In operation, the register 45 is initially reset to "0" by a clear signal. Then, the input signal (image signal) is sequentially supplied in accordance with the clock. By counting the clock pulses, the address counter 42 generates an address of the coefficient to be multiplied and the coefficient is read from the ROM 41, using that address. The coefficient is multiplied with the input signal by the multiplier 43, and the output signal thereof is added to the contents of the register 45 by the adder 44, and the sum is stored in the register 45. After being cleared by the clear signal, the register 45 sequentially accumulates the output of the multiplier 43. By repeating the addition a number of times corresponding to the number of data, the equation (a) is carried out. Thus, the register 45 stores therein the signal h.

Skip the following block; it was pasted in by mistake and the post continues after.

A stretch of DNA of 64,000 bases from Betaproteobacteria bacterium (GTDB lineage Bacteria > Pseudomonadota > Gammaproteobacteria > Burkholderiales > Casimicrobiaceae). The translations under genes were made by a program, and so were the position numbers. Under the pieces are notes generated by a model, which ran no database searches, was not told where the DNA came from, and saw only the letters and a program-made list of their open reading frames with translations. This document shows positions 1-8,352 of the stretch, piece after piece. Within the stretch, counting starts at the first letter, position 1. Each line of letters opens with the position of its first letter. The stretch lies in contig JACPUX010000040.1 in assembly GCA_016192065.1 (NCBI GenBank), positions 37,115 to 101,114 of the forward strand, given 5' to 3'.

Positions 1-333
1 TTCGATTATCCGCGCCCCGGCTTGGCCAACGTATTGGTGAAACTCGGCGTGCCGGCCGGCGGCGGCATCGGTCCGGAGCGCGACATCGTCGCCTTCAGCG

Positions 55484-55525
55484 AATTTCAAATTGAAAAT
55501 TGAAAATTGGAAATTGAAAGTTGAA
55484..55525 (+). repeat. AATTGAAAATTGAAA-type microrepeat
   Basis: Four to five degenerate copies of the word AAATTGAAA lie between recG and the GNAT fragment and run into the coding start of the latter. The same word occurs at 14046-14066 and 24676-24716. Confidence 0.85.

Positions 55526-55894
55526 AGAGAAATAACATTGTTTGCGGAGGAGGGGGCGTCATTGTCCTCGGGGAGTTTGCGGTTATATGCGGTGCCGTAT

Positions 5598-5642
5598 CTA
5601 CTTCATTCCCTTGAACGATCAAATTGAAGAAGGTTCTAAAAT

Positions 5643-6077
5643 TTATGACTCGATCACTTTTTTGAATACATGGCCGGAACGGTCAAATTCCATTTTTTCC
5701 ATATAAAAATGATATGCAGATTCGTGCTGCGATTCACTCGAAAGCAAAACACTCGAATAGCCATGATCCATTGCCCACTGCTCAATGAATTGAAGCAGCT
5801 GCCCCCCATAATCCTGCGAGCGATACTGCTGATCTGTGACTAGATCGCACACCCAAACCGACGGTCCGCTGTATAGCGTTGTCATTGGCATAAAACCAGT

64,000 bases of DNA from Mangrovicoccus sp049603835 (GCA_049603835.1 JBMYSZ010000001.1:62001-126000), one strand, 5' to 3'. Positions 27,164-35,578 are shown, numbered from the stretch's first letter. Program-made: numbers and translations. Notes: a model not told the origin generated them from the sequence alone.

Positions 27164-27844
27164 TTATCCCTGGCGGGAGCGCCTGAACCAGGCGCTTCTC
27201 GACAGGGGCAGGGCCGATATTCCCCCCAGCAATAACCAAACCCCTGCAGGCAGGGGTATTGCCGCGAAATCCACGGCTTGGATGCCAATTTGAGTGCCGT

A ROM 46 shown in FIG. 4B contains the products of multiplication of the contents of the ROM 41 of FIG. 4A by the input signal, and it serves as a combination of the multiplier 43 and the ROM 41.
The filtering circuit 4 and the edge emphasis circuit 5 of FIG. 1 and the filtering circuit 34 of FIG. 3 are constructed in the manners shown in FIGS. 4A and 4B. Accordingly, the present embodiment can process the image signal in real time.
FIGS. 5A, 5B, 5C and 5D show coefficient matrices used in the filtering circuits. FIG. 5A shows a coefficient matrix for the filtering circuit 4, FIG. 5B for the edge emphasis circuit 5, FIG. 5C for the filtering circuit 31 and FIG. 5D for the filtering circuit 34. Those coefficient matrices are stored in the ROM's. If a coefficient is zero in the matrix, no calculation is carried out, and the calculation is carried out only for the non-zero coefficient. In FIG. 5D, all coefficient terms are "1". Accordingly, the filtering circuit 34 does not use the ROM 41, the address counter 42 and the multiplier 43, and the input signal is directly applied to the adder 44.
The coefficient matrices shown in FIGS. 5A-5D are designed for specific frequency filters and they may be modified. In those coefficient matrices, a dither periods is four pixel period.